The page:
The epic march to the Palace of Versailles in October by women protesting over the high price and scarcity of bread, forced the king and his family to return to Paris, effectively ending the independent authority of the king. The assembly, which had reconstituted itself as the National Constituent Assembly, became the effective government of France, and King Louis XVI was forced to recognise its authority.

The First Republic saw the execution of King Louis XVI in January 1793 (‘Louis must die that the country may live‘ – Robespierre), and the infamous Reign of Terror (link) from September 1793 to July 1794, the period of violence incited by conflict between rival revolutionary political factions.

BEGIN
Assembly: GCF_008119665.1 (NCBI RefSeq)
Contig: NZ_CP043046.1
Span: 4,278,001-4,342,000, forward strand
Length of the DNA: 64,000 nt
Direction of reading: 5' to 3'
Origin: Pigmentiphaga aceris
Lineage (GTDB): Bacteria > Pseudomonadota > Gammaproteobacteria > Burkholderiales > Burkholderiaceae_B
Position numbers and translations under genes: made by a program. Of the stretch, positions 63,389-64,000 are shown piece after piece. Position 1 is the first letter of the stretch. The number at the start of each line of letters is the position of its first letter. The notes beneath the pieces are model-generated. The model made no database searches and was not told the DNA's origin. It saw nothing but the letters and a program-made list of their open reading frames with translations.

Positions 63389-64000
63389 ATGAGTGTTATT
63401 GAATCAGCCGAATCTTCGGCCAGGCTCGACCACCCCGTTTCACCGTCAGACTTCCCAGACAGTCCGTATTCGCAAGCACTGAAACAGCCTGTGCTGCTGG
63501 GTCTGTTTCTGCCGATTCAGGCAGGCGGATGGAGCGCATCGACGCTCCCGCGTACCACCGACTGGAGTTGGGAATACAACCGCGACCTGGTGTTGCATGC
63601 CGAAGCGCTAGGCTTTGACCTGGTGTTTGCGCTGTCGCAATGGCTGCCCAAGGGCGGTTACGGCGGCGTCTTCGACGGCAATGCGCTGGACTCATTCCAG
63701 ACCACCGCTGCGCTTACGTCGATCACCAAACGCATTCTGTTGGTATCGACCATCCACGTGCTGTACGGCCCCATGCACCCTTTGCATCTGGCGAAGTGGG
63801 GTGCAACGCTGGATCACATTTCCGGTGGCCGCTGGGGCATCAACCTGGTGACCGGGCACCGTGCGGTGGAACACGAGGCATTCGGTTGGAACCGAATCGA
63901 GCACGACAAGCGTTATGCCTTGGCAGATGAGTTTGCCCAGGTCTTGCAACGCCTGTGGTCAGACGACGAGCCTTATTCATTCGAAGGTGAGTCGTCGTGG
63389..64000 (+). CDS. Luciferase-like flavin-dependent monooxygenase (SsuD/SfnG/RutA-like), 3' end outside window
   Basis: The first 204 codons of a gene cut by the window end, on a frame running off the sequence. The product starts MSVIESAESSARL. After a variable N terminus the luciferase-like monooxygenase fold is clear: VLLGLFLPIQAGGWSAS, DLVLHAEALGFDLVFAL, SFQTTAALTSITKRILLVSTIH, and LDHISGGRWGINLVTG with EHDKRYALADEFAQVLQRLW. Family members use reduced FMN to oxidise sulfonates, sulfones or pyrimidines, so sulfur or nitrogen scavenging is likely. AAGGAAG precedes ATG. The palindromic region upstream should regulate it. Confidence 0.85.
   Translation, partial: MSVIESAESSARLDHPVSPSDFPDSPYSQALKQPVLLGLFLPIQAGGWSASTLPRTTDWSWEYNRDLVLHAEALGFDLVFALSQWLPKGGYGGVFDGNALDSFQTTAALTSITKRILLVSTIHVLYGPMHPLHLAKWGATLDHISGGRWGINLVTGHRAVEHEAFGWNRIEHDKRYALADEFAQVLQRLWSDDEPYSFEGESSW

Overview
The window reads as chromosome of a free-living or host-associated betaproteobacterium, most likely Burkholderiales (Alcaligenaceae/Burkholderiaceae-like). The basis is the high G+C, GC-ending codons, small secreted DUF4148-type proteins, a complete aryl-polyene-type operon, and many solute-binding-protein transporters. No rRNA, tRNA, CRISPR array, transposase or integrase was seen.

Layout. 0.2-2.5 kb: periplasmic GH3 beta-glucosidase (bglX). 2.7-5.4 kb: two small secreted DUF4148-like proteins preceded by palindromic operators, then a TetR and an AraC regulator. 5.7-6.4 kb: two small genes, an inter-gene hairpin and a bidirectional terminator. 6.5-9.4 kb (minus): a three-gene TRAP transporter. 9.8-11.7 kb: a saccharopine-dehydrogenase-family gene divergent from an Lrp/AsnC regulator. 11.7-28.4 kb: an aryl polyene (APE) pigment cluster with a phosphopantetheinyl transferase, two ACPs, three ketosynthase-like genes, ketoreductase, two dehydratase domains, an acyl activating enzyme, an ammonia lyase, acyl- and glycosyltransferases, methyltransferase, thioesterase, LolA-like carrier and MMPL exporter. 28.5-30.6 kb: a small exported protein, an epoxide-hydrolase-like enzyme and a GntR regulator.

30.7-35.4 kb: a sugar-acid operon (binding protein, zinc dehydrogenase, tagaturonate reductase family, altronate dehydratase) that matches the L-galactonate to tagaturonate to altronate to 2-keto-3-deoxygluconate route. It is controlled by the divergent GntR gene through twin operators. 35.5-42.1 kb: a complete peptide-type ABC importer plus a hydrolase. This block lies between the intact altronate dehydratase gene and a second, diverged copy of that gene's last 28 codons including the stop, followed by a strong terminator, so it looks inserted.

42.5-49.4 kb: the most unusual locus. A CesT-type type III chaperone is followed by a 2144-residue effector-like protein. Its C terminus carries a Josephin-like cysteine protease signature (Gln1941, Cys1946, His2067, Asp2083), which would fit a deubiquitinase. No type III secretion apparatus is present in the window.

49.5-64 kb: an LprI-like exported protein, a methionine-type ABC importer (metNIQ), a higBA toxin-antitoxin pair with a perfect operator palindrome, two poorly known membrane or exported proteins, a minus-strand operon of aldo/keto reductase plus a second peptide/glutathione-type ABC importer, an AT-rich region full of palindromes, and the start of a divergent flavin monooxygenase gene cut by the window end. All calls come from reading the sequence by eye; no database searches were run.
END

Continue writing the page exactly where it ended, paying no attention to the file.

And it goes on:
The First Republic ended when following the years of instability and upheaval, Napoléon Bonaparte, who had conducted successful military campaigns during the period of the Revolution, became ‘Emperor of the French’ (‘France has more need of me than I have need of France’) following a plebiscite in his favour in November 1804. He was crowned Napoleon I on 2 December 1804, the first monarch of France to bear the title of emperor since AD 887. During this, the First French Empire, Napoleon embarked on a period of militarism, which led at first to spectacular military victories, but eventually to defeat and personal exile.